The East End has a deep legacy of art and artists which carries on today. And as 2017 draws its final curtain, we’re looking back at some of the most memorable, important and just plain interesting moments from the past year. We’ve had 12 months of exciting exhibitions, momentous occasions, anniversaries and more.
We share these five moments below with an attempt at some sort of order, though it’s difficult to truly quantify the value of one over another.
1. Art Donovan Brings Steampunk’s ‘Odd Beauty’ to Southampton Arts Center
Southampton lighting designer, artist, author and curator Art Donovan is among the most important figures in the steampunk art and design movement, so it was only a matter of time before he introduced the community to his passion. Kudos to Southampton Arts Center for taking the risk, which clearly paid off. Donovan’s fourth steampunk exhibition—following the world’s first museum show of the genre at Oxford University’s Museum of the History of Science in 2009 and another at Seoul National Museum in South Korea in 2014—Odd Beauty: The Techno-Eccentric World of Steampunk Art was a massively popular exhibition featuring more than 20 artists. The show was an edgy, breakthrough moment for the Hamptons art scene, offering a shot of adrenaline to a sometimes predictable landscape of abstracts and…well…landscapes. It was hands-down our favorite. Other shows may have had some stronger individual pieces than the strongest in Odd Beauty, but nothing could compare to its collective impact. This was truly an event, and it won’t soon be forgotten.
2. Parrish Art Museum Celebrates Five Years in Water Mill
Can you believe five years has passed since the Parrish Art Museum upgraded from its Jobs Lane location to its current Herzog & de Meuron designed home in Water Mill? In some ways, though, it feels like the museum has always been where it now so clearly belongs. The Parrish celebrated the big anniversary with a weekend of events from November 10–12, including opening Five and Forward, a new exhibition of works from the museum’s permanent collection. During that weekend, visitors enjoyed slides of the new building’s construction and spent time marveling at the world class museum right on our doorstep. Since the move, the Parrish Art Museum has become more important by continuing to add excellent cultural programs, workshops and exhibitions from some of the world’s most respected artists.
3. Audrey Flack’s Big Year: WCA Lifetime Achievement Award, Photorealism at Parrish and More
East Hampton art icon Audrey Flack roared into the limelight this year with important shows and well deserved recognition for her contribution to the history of art. On February 18, Flack received a Women’s Caucus for Art (WCA) Lifetime Achievement Award in New York City. For those who don’t know, the 86-year-old Photorealism pioneer, feminist and brilliant sculptor was the first woman (along with Mary Cassat) to be included in Jansen’s History of Art—considered the art history bible. She also has work in permanent collections at major museums, such as The Museum of Modern Art, the Metropolitan Museum of Art, the Whitney Museum of American Art, Solomon R. Guggenheim Museum and many, many more. In addition to her award, Flack had a brilliant solo show, Master Drawings from Crivelli to Pollock, at Hollis Taggart in NYC, and her work was featured prominently at the Parrish Art Museum’s survey of Photorealism, From Lens to Eye to Hand: Photorealism 1969 to Today. Bravo. Let’s hope we see more of her in 2018!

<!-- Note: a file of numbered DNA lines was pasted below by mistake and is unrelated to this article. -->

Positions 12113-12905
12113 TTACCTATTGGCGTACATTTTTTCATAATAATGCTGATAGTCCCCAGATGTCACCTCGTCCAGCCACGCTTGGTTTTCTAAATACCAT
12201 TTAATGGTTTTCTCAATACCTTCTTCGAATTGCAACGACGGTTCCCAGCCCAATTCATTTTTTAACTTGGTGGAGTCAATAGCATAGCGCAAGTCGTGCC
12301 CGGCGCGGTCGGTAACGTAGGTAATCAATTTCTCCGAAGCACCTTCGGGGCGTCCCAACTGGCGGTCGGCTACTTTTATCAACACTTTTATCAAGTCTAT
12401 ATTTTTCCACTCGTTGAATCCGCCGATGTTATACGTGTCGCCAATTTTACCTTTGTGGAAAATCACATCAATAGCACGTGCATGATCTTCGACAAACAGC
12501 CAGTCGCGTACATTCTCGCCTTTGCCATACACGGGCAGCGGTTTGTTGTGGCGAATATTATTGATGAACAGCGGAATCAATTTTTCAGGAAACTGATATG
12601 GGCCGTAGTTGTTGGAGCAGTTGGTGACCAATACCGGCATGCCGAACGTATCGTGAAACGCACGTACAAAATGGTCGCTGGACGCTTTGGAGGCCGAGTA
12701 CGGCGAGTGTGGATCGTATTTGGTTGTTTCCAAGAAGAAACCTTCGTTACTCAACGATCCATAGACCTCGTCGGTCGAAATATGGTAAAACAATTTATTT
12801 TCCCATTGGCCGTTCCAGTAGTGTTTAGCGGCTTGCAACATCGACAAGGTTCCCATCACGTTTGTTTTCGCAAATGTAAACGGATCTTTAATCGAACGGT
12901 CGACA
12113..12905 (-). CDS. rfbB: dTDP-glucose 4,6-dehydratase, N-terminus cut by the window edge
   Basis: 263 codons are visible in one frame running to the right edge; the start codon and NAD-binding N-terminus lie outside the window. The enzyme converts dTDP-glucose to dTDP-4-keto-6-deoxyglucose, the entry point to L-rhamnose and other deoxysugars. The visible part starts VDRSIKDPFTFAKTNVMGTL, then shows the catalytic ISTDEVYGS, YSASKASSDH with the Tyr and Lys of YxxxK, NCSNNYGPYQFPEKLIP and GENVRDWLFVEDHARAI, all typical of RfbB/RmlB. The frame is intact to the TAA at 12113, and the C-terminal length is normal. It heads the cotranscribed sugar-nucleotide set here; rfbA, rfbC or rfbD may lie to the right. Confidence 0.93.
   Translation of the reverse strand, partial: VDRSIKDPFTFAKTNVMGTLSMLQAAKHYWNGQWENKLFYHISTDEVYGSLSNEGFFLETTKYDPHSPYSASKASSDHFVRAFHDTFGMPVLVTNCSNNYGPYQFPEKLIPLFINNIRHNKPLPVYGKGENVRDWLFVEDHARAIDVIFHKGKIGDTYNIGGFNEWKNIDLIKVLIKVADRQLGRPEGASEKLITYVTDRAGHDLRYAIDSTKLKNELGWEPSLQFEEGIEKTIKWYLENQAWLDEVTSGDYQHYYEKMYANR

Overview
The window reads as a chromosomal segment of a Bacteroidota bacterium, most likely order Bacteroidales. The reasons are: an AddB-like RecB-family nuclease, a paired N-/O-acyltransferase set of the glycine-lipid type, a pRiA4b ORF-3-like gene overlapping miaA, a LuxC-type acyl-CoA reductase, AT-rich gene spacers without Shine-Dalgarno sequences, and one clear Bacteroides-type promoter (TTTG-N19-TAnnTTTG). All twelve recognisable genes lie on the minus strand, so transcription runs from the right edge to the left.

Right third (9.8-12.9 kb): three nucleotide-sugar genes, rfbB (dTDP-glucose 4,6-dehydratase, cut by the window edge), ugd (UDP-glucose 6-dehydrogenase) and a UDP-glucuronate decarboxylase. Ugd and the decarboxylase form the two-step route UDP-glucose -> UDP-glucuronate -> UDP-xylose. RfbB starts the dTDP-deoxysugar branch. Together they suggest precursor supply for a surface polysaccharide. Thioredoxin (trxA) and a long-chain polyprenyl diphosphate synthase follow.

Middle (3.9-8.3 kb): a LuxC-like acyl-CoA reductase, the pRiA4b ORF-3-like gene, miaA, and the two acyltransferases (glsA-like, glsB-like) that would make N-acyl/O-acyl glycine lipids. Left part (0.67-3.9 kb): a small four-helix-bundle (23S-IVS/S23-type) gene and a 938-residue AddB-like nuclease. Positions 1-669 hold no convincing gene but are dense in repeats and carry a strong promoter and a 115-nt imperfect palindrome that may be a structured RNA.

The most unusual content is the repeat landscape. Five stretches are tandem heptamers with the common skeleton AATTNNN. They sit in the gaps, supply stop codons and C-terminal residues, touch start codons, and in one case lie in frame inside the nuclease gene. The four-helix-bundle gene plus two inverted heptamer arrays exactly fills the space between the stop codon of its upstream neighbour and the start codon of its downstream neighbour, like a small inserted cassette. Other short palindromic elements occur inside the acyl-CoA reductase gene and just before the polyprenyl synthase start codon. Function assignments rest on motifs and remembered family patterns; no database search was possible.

4. North Fork Art Collective Opens Gallery and Studio in Greenport
With rents as high as they are in the Hamptons, we looked longingly to our sister fork when the North Fork Art Collective launched a show space and communal studio at 19 Front Street in the center of downtown Greenport this summer. This new collective of young, emerging artists from both the Hamptons and North Fork hoped to shake up the local gallery and art scene with their exciting new endeavor, and, as we said then, it’s something the community should absolutely embrace. The East End needs more projects like this, and its getting harder and harder to do with each passing year. Members of the collective include founder and chalk artist Kara Hoblin, photographer Madison Fender, draftswoman Kelly Franke, landscape photographer Jeremy Garretson and mixed media artist Peter Treiber Jr. from the North Fork, as well as painter Emma Ballou and mixed media artist Scott Bluedorn from the South Fork. Let’s get them some solid support from the community, and keep this thing going through 2018 and beyond.
5. Eric Fischl Paints Trump and His Cabinet
For liberals and lefties, 2017 was a brutal year. Donald Trump took the White House by storm after his stunning and wholly unexpected electoral victory over Hillary Clinton, and he immediately went to work trying to dismantle much of what his predecessor, Barack Obama, put in place over the previous eight years. But it wasn’t all bad for blue voters. Trump’s reign inspired a golden era of late night comedy, including Alec Baldwin on Saturday Night Live, Seth Meyers and his A Closer Look videos, Steven Colbert’s monologues and, closer to home, Eric Fischl‘s brilliant portrait series. The world renowned North Haven painter channeled his pain, rage and frustration with the new administration into a series of less than flattering caricatures featuring Trump, Kellyanne Conway, Steve Bannon, Shawn Spicer, Michael Flynn and Stephen Miller, to name a few. He graciously spoke to us about the paintings, which he created digitally using his iPad Pro and the ArtRage app, and shared some thoughts and insights we’ve not seen anywhere else. At the time, he said of Trump, “He’s not worldly except for the most base level of avarice—it’s embarrassing…Instead of diplomatic leadership…he’s reduced it to schoolyard bully crap, name calling. It’s scary.”